Mozilla/5.0 (iPhone; U; CPU iPhone OS 3_0 like Mac OS X; en-us) AppleWebKit/528.18 (KHTML, like Gecko) Version/4.0 Mobile/7A341 Safari/528.16 Mozilla/5.0 (Linux; U; Android 2.2) AppleWebKit/533.1 (KHTML, like Gecko) Version/4.0 Mobile Safari/533.1 NokiaN90-1/3.0545.5.1 Series60/2.8 Profile/MIDP-2.0 Configuration/CLDC-1.1 Mozilla/5.0 (X11; U; Linux armv7l; en-GB; rv:1.9.2b6pre) Gecko/20100318 Firefox/3.5 Maemo Browser 1.7.4.7 RX-51 N900
I make it 439 characters, although logs suggest it really was just another malign robot. (There's a cluster of blocked requests, each with a different humanoid UA.) Even in isolation, the part where it claims to be concurrently an iPhone and an Android is a bit, hm, suspect.

:: waiting to see if anyone can top 500 characters ::
11:01 pm on Oct 3, 2019 (gmt 0)

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Bot or not, I think that's a winner, length-wise. Sheesh, they should've just called that mishmash KitchenSink:)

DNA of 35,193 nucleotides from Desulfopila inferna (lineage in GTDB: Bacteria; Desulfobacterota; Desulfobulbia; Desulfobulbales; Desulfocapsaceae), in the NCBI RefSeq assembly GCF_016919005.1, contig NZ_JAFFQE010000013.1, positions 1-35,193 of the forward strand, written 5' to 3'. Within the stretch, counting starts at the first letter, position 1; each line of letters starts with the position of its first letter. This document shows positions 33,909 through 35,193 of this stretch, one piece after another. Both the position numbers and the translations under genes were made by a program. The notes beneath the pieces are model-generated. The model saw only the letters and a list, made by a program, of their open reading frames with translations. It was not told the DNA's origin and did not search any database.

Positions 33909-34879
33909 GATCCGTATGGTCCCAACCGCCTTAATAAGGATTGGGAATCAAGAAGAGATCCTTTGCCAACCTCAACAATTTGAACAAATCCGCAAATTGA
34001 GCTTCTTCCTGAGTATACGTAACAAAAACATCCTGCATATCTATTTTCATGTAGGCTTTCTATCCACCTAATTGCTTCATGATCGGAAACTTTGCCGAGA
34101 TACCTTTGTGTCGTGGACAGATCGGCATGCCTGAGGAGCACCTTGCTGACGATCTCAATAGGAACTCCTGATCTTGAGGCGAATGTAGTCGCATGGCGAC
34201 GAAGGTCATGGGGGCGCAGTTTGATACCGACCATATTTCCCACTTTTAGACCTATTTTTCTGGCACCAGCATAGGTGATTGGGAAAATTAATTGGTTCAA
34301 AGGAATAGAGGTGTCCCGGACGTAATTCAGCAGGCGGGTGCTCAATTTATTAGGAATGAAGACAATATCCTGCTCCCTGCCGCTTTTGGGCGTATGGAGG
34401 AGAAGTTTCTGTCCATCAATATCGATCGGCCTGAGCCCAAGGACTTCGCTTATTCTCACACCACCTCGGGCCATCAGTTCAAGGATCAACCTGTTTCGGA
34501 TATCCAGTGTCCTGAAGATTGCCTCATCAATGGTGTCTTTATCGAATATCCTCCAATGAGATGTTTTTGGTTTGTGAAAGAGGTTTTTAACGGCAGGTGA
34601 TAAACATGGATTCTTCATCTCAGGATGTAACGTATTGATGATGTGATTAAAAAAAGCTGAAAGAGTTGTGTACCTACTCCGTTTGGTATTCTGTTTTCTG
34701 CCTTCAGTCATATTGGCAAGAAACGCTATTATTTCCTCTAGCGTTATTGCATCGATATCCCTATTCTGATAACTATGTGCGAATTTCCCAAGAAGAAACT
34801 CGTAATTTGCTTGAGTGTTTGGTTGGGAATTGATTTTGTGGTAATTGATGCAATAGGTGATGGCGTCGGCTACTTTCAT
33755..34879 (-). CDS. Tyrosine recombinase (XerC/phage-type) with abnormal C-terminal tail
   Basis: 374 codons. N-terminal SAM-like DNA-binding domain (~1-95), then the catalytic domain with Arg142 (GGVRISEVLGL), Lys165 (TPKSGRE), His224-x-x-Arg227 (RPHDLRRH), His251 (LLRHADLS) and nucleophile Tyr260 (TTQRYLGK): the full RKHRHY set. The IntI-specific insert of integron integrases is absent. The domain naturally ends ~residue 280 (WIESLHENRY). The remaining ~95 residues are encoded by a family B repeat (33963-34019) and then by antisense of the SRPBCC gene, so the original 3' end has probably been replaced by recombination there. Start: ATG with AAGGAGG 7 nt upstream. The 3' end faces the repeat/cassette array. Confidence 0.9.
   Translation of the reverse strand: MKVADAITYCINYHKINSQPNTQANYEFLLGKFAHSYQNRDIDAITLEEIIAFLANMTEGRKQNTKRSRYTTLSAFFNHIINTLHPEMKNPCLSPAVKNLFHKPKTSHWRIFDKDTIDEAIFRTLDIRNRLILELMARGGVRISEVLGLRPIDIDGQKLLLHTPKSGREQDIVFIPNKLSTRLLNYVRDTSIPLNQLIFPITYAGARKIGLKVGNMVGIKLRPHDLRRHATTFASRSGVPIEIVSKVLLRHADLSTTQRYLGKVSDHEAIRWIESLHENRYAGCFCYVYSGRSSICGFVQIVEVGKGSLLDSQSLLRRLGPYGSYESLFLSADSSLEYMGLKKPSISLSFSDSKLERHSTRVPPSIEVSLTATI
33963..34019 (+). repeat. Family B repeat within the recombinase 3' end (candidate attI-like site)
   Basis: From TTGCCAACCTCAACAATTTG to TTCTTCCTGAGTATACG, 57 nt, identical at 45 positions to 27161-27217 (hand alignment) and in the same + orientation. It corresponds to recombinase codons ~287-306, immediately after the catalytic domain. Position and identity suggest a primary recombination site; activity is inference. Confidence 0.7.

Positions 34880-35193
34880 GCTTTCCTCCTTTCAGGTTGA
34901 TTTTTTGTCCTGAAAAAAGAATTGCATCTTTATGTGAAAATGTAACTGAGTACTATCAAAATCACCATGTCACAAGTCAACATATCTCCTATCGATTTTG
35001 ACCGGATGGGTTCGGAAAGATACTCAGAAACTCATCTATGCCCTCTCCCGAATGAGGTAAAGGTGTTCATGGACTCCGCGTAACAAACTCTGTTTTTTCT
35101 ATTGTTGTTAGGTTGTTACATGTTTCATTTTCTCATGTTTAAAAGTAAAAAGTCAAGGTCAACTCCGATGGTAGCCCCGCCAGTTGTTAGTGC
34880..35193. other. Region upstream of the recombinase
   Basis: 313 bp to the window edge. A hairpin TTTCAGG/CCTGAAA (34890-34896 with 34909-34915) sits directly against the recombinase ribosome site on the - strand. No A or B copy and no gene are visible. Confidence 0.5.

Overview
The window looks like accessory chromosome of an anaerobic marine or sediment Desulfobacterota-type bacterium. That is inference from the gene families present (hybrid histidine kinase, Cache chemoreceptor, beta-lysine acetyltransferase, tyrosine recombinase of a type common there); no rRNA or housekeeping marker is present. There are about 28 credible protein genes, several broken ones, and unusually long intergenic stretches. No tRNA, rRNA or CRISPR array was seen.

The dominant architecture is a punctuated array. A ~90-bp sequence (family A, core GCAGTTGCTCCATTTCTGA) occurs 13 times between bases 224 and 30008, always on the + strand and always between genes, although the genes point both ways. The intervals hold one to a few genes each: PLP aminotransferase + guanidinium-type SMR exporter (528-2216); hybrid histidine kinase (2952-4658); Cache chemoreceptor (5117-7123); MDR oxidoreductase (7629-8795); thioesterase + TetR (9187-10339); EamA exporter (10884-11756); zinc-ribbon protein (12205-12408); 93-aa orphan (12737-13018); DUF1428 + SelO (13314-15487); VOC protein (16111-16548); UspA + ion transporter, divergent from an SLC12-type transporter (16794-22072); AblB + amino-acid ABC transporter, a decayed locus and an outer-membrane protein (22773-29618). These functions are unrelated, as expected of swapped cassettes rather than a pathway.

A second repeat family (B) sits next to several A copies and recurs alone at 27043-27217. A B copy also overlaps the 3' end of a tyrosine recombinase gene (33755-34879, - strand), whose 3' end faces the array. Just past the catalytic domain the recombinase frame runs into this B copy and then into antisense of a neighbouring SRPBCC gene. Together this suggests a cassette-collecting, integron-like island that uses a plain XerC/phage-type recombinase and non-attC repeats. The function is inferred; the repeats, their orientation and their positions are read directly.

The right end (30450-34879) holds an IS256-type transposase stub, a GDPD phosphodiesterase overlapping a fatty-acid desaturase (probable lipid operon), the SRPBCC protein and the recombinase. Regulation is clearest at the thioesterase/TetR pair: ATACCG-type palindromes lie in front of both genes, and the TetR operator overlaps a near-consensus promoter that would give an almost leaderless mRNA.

12:15 am on Oct 4, 2019 (gmt 0)

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Do these bot folks think we are stupid?

Rhetorical question. :)
10:52 am on Oct 4, 2019 (gmt 0)

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Given that the majority of website owners/administrators don't have a clue what a raw log is (or even have them turned on) (as well as owners/administrators that have appeared here over decades asking what raw logs are), most bots have their run of the majority of websites. Thus certainly believing most owners/administrators are dense (why else would they keep hammering when the get 403's?)